CICIG and EULEX were the ‘Mary Poppins’ of international justice missions: outside experts tasked to bring order – and then fly home once their hosts could take care of their own affairs.

Within CICIG and EULEX, foreign personnel mostly operated within domestic law and systems, and in close cooperation with local counterparts. In theory, they also brought the independence and resources needed to surmount domestic obstacles and expose hidden corruption networks. Ideally, local counterparts would gain the expertise, credibility, resources, and head start they needed to uproot systemic corruption and emplace laws, norms, and expectations of accountability. CICIG and EULEX were essentially the 'Mary Poppins' of international justice missions: forceful and impeccable outside experts tasked to bring order with a light touch, firm hand, and instructive voice – and then fly home once their hosts could capably take care of their own affairs.

EULEX and CICIG did not magically sweep up corruption or transform their host countries, but they should not be dismissed as fairy tales. Indeed, the two efforts diverged in unexpected and revealing ways. CICIG had weaker powers and a smaller staff and budget than EULEX, even though Guatemala is roughly ten times Kosovo’s size in population and area, with a quarter less income per capita and far higher crime rates. Yet CICIG achieved more meaningful gains against corruption than EULEX, measured by case statistics, societal impact, public polling, scholarly opinion, or international acclaim.

EULEX promoted the professionalisation of police and customs, as well as the broader political goals of peace, stability, and regional integration. However, the effort made little headway against organised crime or corruption, which frustrated Kosovans and foreign supporters. CICIG promoted key reforms, exposed prime corruption networks, secured convictions of national figures, won public trust, and helped lay groundwork for non-violent mass protests that forced a presidential resignation and upended Guatemalan politics. While CICIG’s early ouster showed the limits of its power and long-term sustainability, it posed an unprecedented challenge to institutional corruption.

Over time, CICIG and EULEX changed in their focus and strategy. Neither could be called a monolithic success or failure. This comparative study, based on primary and secondary documentary sources, analyses the conditions, challenges, structure, and strategic decisions of both missions to draw lessons from their achievements and shortfalls. After reviewing the historical context of both interventions, EULEX and CICIG are compared through the lenses of six performance factors: structure, legal and cultural context, political context, strategic priorities, inter-institutional relations, and public support. Although EULEX faced harder cultural and political challenges than CICIG, CICIG surpassed expectations when it single-mindedly pursued its mission of disrupting corruption networks, rather than diffusing focus among competing and indefinite objectives like EULEX. CICIG also left a stronger legacy of peer-based learning than EULEX because it was structured to encourage long-term collaboration with a specialised team of local partners through joint investigations and reform efforts.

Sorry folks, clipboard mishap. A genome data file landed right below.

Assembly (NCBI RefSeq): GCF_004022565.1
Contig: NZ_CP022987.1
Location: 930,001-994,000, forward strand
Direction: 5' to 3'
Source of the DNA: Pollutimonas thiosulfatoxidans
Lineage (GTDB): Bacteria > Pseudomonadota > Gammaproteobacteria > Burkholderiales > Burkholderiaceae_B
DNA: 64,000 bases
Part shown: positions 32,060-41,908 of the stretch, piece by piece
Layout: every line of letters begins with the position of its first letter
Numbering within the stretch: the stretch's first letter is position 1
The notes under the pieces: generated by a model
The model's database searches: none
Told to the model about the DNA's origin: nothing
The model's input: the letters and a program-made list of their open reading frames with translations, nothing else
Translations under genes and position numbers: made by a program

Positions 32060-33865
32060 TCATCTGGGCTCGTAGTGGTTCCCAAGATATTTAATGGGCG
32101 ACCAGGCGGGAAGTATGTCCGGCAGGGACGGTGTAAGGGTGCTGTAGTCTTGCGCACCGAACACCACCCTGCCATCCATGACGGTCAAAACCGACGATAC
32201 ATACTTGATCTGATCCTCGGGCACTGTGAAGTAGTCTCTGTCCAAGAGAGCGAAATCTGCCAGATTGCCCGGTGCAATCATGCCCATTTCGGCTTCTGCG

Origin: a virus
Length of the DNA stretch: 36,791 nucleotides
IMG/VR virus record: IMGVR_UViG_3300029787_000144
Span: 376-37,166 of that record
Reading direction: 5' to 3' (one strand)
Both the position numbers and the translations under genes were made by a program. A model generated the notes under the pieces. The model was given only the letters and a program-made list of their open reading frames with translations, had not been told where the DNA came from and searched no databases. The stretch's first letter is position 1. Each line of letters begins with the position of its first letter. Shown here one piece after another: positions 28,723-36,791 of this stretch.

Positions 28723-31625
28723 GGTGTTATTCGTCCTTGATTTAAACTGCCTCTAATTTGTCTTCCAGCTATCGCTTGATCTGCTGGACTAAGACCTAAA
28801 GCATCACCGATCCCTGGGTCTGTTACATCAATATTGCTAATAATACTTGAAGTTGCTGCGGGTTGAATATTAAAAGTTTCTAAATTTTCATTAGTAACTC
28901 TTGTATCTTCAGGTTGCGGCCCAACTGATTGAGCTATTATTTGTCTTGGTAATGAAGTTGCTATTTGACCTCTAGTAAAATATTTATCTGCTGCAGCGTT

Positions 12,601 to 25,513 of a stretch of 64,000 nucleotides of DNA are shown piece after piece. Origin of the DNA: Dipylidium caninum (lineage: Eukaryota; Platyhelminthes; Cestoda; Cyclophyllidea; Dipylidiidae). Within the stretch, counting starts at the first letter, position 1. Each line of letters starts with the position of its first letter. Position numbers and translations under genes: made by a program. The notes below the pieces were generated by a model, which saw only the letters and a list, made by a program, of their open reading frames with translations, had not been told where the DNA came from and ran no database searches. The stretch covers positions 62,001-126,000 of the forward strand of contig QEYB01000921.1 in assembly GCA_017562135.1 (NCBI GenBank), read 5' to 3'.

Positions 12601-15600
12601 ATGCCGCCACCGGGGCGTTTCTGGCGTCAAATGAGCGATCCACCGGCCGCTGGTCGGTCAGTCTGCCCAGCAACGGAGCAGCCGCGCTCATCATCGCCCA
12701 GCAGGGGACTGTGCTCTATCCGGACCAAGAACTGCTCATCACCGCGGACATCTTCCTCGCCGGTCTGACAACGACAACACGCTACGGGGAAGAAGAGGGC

Historical background

EULEX and CICIG differed in the circumstances and motivations from which they arose, which shaped the challenges they faced and the strategies they pursued. EULEX was a creature of compromise, a broad multi-sectoral project to support a nascent state. CICIG was a more targeted and straightforward intervention made possible by political consensus. EULEX aimed to promote peace and strengthen the rule of law in Kosovo but raised local hopes of bringing foreign muscle to tackle serious crimes like corruption. CICIG targeted a specific problem of corruption and impunity within Guatemala and promoted reforms instrumental to its mission.

International justice efforts and peer-to-peer learning

EULEX and CICIG had a blend of domestic and international personnel to avoid the shortcomings of previous justice assistance missions.